Is Failing Serious?
My wife and I recently returned from a seven day vacation on a cruise ship. For those of you who have never experienced what it is like to have no responsibilities for a week and have other people pamper you I highly recommend taking a cruise.
One of the activities I participated in taught me an unexpected lesson about life and taking ourselves too seriously. The activity was a game show that they called The Quest. There were about 700 people in the audience and we were broken up into ten sections. The emcee asked for one male and one female volunteer from each section to be a team captain.
Since I was there to have a good time I immediately stood up and became the male captain for our section of about 70 people. I had no idea what I was getting myself into. All I knew when I arrived was that it was a game for adults only. The concept of the game was a scavenger hunt. The emcee explained the rules. He would ask for an object and either the male or female team captain would have to get the object from their group and run it up to the front of the room. Each team would receive points for producing the object. The faster your team was the more points you received. That seemed innocuous enough.
The requests started out very simple and got progressively more embarrassing. I think you can imagine the roar of the crowd when the female captains had to run up to the front of the room in a pair of man’s jeans, or when the male captain had to run up with lipstick on him. I’m not going to relate all of the scavenger items or antics that went on, but suffice it to say that the energy was high and the competition to be the winning team was fierce, despite whatever embarrassing objects we were asked to retrieve.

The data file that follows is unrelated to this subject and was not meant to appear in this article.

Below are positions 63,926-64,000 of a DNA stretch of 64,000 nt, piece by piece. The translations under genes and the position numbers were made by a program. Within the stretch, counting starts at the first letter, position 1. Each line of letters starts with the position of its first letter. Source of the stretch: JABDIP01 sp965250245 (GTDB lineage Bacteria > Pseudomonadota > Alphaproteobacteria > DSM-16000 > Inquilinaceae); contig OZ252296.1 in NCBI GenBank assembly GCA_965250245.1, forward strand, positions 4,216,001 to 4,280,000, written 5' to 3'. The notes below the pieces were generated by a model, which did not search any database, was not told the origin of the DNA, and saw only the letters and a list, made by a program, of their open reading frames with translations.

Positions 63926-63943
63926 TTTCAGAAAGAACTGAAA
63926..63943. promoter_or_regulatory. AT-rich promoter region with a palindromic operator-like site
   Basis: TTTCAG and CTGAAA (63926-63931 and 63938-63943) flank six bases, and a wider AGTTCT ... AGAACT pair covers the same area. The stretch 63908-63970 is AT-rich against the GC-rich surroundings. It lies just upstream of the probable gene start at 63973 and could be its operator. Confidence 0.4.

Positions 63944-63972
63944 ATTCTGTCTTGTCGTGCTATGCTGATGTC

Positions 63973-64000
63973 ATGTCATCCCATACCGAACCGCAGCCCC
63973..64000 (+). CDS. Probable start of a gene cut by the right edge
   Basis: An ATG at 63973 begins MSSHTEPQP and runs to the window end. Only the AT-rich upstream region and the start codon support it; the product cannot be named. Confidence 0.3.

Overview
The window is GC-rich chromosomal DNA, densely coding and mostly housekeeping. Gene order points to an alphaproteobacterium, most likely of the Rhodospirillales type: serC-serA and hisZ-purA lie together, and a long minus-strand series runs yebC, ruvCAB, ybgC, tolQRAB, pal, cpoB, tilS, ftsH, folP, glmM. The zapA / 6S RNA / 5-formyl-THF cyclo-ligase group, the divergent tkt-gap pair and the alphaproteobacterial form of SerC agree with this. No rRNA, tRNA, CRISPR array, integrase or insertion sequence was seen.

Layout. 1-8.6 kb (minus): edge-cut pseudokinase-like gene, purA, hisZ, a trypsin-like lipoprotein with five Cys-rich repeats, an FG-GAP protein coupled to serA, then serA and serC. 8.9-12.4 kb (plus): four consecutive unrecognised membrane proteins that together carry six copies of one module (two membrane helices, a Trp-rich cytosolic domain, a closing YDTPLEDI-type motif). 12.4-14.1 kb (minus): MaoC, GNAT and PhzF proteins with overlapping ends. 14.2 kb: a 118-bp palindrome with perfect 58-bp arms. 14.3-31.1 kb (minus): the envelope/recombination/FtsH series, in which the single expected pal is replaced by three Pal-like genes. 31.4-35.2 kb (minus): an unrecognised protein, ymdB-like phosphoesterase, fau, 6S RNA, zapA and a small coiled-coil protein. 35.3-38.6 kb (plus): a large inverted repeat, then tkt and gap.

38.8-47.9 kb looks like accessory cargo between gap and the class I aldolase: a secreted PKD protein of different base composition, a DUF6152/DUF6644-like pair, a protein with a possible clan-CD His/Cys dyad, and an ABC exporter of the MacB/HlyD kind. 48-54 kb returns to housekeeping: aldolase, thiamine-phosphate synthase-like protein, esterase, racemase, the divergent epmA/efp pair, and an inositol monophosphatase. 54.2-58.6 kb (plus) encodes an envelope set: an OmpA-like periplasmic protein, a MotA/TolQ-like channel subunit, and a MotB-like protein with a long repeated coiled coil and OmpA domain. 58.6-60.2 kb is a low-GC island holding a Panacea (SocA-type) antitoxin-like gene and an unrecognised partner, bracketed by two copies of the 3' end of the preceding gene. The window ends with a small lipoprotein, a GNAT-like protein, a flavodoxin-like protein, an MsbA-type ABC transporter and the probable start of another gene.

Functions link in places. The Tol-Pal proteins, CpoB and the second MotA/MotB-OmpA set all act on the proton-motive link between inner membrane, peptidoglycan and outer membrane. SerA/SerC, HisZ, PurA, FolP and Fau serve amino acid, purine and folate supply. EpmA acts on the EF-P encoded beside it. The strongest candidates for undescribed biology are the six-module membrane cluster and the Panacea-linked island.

At the end, the top three winning teams were announced and our team was not mentioned. At first I was disappointed. We had worked so hard to win, to be successful. Our entire team had tried the best we could but we failed, or did we?
As I thought about the game later that night I realized that enjoying ourselves during the event was the real prize. I was able to step back and realize that the event itself was part of the reward.
Too often we tend to define our lives by successful results and not the experiences we encounter during the journey. In reality I have discovered that my “failures” frequently became learning tools. I have also realized that we can’t expect anything more of ourselves than to do the best we can.
If you tried your best then you should be proud of what you accomplished. Don’t let yourself be overcome by thinking that you’ve failed. Find a way to step back from the frantic pace of life and enjoy the journey. Carl Lewis who won the gold medal for the long jump in the 1996 Olympic games said, “… you have both wins and losses along the way. I don’t take either one too seriously.”